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Friday, 08 July 2016
Mr David Teasdale, Biology Teacher at Bolton School Boys’ Division, has been awarded the runner-up spot in the Royal Society of Biology Teacher of the Year Award, which seeks to identify and recognise the very best and most inspiring Biology teachers in 11-18 education in the UK.
Judges on the awards evening said of Mr Teasdale, a former pupil of Bolton School: “From the innovative use of e-learning to provide effective methods of self-study and prompt feedback, to the establishment of an exotic animal club and a slime mould club, David uses his passion and enthusiasm for biology teaching to engage, motivate and inspire his pupils. He generously shares his ideas and expertise as a Biology teacher with local schools and in a variety of educational contexts on a national and international level.”
Post-awards ceremony, Mr Teasdale said: “It was a tremendous honor to receive such recognition from the Royal Society, particularly in a venue of such historic significance. I would like to thank the school and especially my department for all their support. None of the projects which I have been praised for were solo efforts, all relied on the support of others. As such the award is a reflection of the strength of the school and the Biology department as much it is of my individual endeavor. In particular, the Biology technicians Julie Hartley and the retiring Jill Pledger, often unsung heroes, deserve to be singled out for praise. Almost everything the Biology department does would be impossible without their help”.
Dr Mark Downs, Chief Executive of the Royal Society of Biology, said: “Excellent teachers have a profound and positive effect on their students’ learning; widening their knowledge and skills base, increasing their self-confidence and raising their aspirations. The entrants for this year’s award are teaching outstanding and innovative lessons which inspire and enthuse their students.”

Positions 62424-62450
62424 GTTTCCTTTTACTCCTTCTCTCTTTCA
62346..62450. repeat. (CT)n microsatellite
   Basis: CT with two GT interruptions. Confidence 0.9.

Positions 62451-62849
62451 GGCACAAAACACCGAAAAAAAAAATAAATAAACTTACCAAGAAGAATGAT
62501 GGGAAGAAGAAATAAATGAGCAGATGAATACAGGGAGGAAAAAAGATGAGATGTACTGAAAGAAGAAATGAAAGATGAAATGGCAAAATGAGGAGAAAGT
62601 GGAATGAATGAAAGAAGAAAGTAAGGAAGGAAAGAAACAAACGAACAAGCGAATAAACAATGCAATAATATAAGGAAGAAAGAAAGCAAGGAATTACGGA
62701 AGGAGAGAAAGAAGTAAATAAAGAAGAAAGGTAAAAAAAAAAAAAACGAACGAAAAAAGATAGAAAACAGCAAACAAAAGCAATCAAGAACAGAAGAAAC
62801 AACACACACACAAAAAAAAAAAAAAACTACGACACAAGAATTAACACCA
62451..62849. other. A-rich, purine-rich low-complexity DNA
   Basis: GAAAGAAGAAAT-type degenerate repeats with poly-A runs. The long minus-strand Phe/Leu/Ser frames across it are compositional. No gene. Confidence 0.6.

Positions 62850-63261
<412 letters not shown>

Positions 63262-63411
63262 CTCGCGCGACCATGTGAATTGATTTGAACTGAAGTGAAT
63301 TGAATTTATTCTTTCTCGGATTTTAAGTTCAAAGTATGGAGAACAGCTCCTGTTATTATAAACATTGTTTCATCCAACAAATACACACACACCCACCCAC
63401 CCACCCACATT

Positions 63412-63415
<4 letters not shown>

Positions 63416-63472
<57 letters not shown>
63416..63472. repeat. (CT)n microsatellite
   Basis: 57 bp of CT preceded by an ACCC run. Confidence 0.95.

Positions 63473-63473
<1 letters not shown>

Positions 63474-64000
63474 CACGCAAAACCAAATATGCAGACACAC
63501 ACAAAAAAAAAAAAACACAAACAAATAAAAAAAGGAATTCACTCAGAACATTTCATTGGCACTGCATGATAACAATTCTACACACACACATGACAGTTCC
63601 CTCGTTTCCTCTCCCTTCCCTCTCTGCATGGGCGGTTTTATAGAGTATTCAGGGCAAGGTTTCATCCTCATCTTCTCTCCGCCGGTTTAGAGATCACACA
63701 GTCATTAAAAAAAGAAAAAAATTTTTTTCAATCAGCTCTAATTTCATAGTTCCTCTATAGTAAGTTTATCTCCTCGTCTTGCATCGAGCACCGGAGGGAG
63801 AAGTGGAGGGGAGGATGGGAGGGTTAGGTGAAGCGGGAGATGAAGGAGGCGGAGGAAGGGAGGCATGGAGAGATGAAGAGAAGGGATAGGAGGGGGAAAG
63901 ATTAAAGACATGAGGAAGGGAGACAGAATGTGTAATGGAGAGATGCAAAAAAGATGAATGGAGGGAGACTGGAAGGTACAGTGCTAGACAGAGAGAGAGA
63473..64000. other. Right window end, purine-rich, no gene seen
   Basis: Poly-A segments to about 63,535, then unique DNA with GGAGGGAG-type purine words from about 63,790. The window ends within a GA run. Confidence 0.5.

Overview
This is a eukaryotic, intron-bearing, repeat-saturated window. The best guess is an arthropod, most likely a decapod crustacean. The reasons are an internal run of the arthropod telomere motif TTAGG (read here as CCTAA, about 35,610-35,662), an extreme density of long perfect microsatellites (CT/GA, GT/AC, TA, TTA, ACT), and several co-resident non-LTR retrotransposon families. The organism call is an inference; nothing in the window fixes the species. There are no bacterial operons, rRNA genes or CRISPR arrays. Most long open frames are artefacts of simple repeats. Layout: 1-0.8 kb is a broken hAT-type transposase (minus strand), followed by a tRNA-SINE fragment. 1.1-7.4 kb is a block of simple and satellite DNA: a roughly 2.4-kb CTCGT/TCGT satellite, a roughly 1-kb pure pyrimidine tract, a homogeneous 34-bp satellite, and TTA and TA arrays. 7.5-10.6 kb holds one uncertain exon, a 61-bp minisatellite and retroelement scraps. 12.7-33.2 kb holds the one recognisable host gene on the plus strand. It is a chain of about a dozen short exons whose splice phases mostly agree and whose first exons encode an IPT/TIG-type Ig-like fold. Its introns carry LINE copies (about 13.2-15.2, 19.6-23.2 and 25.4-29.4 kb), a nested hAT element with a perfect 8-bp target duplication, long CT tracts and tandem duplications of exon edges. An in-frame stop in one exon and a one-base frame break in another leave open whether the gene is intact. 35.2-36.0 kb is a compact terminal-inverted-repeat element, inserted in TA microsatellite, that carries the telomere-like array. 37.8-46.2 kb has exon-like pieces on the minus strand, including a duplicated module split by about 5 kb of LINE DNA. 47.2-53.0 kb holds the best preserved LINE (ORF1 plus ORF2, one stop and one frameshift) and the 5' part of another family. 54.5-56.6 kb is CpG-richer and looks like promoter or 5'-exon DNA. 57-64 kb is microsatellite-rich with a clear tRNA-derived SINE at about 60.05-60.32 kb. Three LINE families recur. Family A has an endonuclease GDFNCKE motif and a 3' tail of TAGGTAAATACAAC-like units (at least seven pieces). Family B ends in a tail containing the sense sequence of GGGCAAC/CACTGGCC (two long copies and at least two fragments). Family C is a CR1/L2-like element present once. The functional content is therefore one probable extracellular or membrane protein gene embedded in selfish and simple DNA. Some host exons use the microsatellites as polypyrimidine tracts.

The venue of the awards ceremony was the Royal Institute which is a venue of huge historic scientific significance. Fifteen scientists who have been attached to the Royal Institution have won Nobel prizes, arguably the most famous scientists to have worked there are Michael Faraday and Sir Humphry Davy. Ten chemical elements including sodium were discovered there; the electric generator was devised at the Institution, and much of the early work on the atomic structure of crystals was carried out within it. There is still a working laboratory at the venue and the Christmas lectures which are televised on the BBC are filmed in the Faraday Lab which is where the awards ceremony was held. Throughout its history the Royal Institute has been associated with Public Engagement with science as well as research.
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